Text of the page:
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I need to save an image from Illustrator at 150 LPI (lines per inch) for a printing vendor. How do I do this?

Bonus Question : Reccomended file format? (JPEG, TIFF, etc)

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You can't control the line screen within Illustrator. That's an output device option and not a creation software option. For example, your home/office printer may have an LPI setting in the print dialog window, but that controls the output device, and does not change the artwork.

DPI = 1.5 x LPI

That means you need a minimum of 225ppi for most presswork. Standard is merely to think 300ppi since it's a round number. In addition 300ppi is acceptable for 175lpi as well. And 175 line screens are fairly common.

However, Illustrator, being a vector application, is resolution independent and doesn't have resolution settings for files. This is the nature of vector drawing.

  • You should make certain the Document Raster Effects Settings (in the Effects menu) is set to High (300ppi). This ensures any raster effects, such as drop shadows, glows, filters, etc. you've used within Illustrator get output at the appropriate ppi.

  • In addition, you'll want to make certain any linked or embedded raster images are a minimum of 300ppi. Using a raster editing application such as Photoshop and then replace any images in Illustrator as needed. You can not alter a raster image's resolution from within Illustrator.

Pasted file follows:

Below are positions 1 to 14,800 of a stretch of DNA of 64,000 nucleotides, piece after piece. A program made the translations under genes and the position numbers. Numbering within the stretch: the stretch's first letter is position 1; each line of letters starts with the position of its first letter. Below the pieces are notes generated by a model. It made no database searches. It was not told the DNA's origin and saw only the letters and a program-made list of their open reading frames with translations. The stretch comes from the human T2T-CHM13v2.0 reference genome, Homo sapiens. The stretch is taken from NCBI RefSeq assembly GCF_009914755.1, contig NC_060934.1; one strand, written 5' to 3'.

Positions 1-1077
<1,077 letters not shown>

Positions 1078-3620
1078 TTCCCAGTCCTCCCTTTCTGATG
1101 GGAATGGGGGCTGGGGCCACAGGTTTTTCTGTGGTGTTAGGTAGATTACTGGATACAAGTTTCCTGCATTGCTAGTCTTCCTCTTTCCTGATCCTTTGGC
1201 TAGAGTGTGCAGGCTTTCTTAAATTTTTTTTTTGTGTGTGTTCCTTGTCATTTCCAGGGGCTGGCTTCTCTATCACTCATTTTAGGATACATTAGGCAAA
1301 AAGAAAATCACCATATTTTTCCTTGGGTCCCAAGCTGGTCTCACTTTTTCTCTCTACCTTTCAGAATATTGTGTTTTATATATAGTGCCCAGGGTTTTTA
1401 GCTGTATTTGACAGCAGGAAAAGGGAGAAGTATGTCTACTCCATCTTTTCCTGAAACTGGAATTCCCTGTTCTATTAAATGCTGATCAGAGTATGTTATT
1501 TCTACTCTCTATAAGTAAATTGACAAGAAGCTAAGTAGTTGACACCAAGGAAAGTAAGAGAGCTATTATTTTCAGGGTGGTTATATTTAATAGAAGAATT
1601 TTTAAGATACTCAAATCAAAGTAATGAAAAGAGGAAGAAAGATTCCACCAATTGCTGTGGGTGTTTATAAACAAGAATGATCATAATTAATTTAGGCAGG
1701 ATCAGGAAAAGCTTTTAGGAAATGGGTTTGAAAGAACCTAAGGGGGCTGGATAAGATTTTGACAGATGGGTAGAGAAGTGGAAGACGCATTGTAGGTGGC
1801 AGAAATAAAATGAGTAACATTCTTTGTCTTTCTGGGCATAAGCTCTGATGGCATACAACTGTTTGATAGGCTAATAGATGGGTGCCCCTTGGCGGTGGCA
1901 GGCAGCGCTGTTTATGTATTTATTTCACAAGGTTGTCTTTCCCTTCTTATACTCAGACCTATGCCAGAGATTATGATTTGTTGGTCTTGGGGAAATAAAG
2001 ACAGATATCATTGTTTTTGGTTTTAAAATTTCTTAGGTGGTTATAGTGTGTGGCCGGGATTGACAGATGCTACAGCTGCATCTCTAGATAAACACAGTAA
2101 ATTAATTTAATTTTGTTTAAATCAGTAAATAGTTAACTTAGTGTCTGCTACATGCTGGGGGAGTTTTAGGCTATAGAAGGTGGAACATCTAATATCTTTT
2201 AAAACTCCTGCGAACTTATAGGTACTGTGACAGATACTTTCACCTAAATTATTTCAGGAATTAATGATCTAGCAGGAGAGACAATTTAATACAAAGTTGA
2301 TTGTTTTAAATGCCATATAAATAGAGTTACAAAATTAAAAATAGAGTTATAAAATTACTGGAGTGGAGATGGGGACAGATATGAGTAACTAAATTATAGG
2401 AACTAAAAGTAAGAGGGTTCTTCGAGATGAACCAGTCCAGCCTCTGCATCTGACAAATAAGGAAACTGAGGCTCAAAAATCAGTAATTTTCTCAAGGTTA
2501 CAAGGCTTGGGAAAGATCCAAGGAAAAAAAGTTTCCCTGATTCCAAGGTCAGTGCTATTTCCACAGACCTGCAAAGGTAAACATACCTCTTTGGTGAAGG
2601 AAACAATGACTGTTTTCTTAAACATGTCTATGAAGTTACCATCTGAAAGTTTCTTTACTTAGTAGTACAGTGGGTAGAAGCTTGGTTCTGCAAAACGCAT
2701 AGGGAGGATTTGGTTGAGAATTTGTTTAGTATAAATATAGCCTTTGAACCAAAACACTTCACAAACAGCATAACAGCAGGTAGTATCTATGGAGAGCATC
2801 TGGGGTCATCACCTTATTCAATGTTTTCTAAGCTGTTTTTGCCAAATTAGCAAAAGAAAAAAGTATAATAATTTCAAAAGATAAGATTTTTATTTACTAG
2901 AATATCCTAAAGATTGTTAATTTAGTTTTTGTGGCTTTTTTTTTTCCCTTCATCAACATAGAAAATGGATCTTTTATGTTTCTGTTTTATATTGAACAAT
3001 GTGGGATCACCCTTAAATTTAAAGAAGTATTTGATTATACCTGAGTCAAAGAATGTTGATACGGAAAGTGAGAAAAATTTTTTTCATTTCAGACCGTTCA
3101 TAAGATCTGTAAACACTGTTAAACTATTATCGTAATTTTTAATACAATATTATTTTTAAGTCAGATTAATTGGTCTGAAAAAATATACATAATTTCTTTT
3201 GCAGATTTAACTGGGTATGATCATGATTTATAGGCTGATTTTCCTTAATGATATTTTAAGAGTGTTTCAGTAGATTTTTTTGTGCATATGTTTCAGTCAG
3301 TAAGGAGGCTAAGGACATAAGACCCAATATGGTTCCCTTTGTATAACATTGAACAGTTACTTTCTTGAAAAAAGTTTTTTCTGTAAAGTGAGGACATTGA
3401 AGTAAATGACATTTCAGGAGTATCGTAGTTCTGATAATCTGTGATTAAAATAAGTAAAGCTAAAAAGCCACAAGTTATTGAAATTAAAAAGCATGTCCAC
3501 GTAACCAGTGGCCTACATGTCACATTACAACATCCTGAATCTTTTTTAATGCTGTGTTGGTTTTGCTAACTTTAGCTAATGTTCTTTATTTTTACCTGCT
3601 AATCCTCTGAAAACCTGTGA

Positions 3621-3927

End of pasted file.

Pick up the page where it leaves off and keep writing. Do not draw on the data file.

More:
Beyond those two items there are no other resolution options within Illustrator for reasons already explained.

As for format, the native .ai files is good, as is a PDF/x-1a file. In a pinch, depending upon the artwork, an .eps file may also work.

If you are concerned about some appearance aspects of the artwork, then exporting as a .tiff at 300ppi is also appropriate.

In almost no instance is jpg (or png) a correct format to use.

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we used to go by the 2x rule (LPI X 2 = DPI needed). But that was likely a rule of thumb more than actual math. –  DA01 Mar 25 '13 at 16:43
    
It is actually 2x and it comes from the Nyquist-Shannon Sampling Theorem. The actual "multiplier" can be different than 2x depending upon the image: screen doors vs. flat walls. You are trying to minimize aliasing by providing at least 2x the highest frequency. –  horatio Mar 26 '13 at 14:38
    
coincidentally, I cam across a video which exploits temporal aliasing ( youtube.com/watch?feature=player_embedded&v=uENITui5_jU ). Notice that the sampling rate (24fps) is 1x the frequency (24hz) and later int he video, the signal is altered to 23hz and 25hz. –  horatio Mar 26 '13 at 16:27
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Actually, in terms of the file format, many service bureaus do in fact prefer JPG, depending on what workflow they are going to use. Otherwise, as a default, I would prepare a PDF, ensuring it is single layer and all fonts are embedded. The correct answer is: ask your vendor.

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